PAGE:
February Outdoor Tradition: Nature Scavenger Hunt
All kids—from toddlers to teens—can become nature detectives
A scavenger hunt is a great way to explore your backyard, neighborhood, or any green space. It's fun for the whole family and a surefire activity for a play date. Here are some ways to adapt this game for every age:
TODDLERS AND PRESCHOOLERS
Teach little children just learning about the world around them to use their five senses to “hunt” for natural treasure:
Sight: Have them find different colors in nature, or ask them if certain “outside” things remind them of “inside” things. (i.e. clouds look like marshmallows)
Hearing: With closed eyes, ask the child to tell you what they hear. Birds? Wind in the trees? Water gurgling in a stream?
Touch: Find a few natural objects with different textures—the bark of a tree, a pebble, grass. What does it feel like?
Taste: Here’s an opportunity to teach safety—eating things in nature is usually not a good idea! But some things they can taste, like berries or honeysuckle nectar—if they check with a knowledgeable grown-up first.
Smell: Again, have them close their eyes and smell the cool winter air, a flower, freshly cut grass.
ELEMENTARY SCHOOL KIDS
As kids get older, adding a little competition can help get them engaged in the outdoors. Here’s how Molly Balint, author of the Mommy Coddle blog, gets her kids outside on a nature hunt:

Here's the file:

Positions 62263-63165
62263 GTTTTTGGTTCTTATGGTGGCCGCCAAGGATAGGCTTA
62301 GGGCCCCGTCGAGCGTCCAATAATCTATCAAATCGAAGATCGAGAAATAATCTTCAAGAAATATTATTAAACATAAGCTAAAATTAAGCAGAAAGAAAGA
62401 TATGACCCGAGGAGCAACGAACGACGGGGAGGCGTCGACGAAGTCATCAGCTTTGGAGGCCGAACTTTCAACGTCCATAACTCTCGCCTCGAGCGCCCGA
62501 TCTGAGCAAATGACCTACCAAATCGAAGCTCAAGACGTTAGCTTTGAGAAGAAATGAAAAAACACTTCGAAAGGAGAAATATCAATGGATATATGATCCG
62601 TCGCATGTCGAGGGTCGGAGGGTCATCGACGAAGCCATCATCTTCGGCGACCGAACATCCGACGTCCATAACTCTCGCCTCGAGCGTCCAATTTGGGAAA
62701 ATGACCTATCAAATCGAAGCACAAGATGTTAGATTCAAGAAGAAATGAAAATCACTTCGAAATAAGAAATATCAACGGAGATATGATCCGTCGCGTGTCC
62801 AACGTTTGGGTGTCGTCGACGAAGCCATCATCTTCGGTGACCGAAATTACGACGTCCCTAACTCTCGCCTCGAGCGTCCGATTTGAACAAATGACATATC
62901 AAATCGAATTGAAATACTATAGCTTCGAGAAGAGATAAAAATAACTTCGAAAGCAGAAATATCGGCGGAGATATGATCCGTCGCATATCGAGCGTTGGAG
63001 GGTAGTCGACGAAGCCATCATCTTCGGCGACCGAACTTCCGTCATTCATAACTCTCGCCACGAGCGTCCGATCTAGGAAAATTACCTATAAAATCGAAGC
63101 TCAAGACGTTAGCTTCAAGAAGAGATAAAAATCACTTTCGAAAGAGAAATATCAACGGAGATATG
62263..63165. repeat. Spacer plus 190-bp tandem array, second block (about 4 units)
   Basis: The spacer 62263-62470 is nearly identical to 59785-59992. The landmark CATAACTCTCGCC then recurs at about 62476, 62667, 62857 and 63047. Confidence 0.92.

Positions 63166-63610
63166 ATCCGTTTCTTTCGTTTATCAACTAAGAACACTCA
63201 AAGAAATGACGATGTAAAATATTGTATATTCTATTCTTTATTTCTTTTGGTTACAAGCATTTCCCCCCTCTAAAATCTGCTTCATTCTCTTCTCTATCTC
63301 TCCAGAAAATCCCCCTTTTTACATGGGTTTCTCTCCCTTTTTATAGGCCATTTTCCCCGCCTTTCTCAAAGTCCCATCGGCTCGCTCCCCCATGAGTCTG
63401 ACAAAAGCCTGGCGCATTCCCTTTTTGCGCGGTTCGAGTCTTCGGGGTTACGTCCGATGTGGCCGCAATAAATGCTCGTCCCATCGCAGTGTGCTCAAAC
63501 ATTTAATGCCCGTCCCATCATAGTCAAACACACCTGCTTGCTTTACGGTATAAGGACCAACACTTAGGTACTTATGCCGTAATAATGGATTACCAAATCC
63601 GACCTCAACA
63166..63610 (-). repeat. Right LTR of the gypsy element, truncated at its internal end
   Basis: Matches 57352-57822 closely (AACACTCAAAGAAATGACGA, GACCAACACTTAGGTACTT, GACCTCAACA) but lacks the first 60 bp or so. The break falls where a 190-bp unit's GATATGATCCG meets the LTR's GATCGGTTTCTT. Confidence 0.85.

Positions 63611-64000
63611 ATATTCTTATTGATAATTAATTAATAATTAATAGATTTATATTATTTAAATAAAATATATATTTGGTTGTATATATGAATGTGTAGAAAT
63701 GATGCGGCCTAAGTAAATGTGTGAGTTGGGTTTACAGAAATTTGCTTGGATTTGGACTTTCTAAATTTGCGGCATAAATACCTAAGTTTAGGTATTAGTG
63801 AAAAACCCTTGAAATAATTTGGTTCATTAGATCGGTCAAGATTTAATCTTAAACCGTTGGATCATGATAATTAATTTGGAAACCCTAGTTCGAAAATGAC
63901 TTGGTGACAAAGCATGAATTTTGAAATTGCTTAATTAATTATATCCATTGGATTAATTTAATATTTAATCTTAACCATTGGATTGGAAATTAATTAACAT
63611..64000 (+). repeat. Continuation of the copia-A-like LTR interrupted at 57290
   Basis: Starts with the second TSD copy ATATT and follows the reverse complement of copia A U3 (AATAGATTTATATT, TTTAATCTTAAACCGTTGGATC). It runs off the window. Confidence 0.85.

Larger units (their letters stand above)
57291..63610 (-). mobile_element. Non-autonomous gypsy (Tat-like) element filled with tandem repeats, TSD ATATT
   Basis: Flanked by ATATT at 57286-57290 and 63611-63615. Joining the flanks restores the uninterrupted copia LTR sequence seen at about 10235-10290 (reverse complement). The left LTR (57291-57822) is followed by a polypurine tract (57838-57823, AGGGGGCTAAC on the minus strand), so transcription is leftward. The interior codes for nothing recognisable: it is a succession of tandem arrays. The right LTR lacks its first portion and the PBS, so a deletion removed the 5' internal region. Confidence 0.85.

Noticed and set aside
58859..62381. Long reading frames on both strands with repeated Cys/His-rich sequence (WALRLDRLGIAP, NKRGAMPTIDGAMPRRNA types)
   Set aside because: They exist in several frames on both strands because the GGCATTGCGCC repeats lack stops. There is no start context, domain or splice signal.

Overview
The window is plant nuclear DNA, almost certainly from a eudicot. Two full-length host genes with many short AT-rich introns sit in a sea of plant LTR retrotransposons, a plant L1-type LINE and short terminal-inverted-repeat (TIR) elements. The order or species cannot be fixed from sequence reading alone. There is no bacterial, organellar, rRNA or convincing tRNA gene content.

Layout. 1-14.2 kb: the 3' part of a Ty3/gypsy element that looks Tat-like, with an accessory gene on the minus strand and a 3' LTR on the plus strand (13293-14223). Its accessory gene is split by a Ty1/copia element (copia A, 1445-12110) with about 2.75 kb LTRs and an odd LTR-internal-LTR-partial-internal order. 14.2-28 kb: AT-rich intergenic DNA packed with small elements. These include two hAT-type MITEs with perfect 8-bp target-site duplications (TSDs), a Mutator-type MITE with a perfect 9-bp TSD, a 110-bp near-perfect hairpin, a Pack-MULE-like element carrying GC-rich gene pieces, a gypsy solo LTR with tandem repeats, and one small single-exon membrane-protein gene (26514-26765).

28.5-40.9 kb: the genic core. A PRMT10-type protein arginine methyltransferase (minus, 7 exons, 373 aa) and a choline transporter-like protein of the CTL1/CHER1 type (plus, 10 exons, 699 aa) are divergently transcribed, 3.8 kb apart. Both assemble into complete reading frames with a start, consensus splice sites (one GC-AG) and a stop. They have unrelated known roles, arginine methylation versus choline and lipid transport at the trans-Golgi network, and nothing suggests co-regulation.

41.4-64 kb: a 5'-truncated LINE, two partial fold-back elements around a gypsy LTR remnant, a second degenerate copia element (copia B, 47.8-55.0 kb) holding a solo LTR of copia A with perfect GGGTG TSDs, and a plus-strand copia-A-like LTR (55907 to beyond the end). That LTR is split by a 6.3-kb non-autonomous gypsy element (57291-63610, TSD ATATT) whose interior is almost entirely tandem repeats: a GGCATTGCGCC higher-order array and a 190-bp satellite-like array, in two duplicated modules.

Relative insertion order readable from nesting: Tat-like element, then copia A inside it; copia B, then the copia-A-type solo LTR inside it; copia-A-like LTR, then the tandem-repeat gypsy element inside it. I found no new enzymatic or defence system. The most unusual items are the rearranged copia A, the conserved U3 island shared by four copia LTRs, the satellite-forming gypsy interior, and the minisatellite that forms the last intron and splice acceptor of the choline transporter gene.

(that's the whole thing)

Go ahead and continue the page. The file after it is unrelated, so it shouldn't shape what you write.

“My kids don't always wake up each morning and race out the door to play in the fresh air and tall, green grass… Some days, I have to give them a little push. A little direction on my part can drum up excitement for what lies just outside our door.
One of my favorite ways to get my children busy exploring their backyard habitat is to send them on a scavenger hunt. By giving them just a few items to search for around our yard, I find that they will quickly discover much more than what is on ‘the list.’ It is a great way to start an outdoor adventure.
Send your children out with any "tools" you think they might need — a clipboard, pencils, a basket or bucket for collecting, a magnifying glass. Before you know it they'll be discovering all kinds of natural treasures in their own back yard.”
Be Out There’s got the tools you need:
And Molly Balint has her own nature scavenger hunt, too. Share with us your own list on Twitter or Facebook!
Let’s face it: at a certain point, your kids will roll their eyes when you suggest a nature scavenger hunt. TV, video games, texting—technology is often tough competition for your kid’s attention. NWF believes that technology can be used as a tool to connect kids with nature.
- Geocaching might be the ticket to getting your family off the couch and outside! You use a satellite-linked location finder (a GPS unit) to track down boxes filled with "treasures" of all kinds hidden outside. Visit www.geocaching.com.
- Try to capture the wildlife in your neighborhood – with your camera, of course! Have your 13-18 year olds enter the youth competition in the National Wildlife Photo Contest.